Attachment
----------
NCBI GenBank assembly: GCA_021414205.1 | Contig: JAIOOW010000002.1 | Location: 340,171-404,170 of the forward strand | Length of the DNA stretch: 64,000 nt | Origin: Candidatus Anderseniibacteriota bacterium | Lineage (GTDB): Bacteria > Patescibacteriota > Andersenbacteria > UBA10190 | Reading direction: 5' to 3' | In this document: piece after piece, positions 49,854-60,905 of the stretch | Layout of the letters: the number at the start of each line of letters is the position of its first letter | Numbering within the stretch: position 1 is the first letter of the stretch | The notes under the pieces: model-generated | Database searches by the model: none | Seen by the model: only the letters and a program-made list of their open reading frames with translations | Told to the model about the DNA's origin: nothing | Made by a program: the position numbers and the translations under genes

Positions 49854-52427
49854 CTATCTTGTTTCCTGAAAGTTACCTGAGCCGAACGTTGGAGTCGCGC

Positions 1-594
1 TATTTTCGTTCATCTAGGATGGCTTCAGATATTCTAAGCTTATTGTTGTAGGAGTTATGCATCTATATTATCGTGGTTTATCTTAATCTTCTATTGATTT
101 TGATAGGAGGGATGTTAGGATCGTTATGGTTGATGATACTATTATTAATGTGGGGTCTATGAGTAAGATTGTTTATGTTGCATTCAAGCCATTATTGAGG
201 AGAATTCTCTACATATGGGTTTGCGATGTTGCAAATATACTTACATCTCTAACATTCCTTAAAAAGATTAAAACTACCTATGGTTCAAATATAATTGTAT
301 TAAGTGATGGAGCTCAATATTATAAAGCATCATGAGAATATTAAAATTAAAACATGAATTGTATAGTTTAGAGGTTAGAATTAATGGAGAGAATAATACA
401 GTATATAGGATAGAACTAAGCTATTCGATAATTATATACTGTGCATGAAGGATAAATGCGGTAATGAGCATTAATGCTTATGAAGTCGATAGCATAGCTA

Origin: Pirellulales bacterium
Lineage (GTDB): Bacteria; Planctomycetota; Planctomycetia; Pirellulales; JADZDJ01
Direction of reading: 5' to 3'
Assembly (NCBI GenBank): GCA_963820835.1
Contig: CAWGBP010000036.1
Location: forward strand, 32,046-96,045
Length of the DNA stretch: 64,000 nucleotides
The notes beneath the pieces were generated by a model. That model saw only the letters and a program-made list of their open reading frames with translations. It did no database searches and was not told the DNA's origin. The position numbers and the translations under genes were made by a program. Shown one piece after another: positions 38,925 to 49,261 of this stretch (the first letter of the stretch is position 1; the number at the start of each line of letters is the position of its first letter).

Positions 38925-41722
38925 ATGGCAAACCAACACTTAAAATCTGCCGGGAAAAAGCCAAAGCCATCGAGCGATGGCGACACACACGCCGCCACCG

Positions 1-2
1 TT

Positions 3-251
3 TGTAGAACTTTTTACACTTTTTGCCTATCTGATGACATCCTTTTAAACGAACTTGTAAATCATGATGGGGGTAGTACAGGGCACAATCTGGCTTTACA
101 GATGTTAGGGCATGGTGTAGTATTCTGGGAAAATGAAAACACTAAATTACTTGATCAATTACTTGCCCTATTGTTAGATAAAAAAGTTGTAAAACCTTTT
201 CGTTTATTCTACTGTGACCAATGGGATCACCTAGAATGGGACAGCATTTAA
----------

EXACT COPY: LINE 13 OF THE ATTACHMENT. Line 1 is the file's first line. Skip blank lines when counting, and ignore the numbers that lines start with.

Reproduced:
Assembly (NCBI GenBank): GCA_963820835.1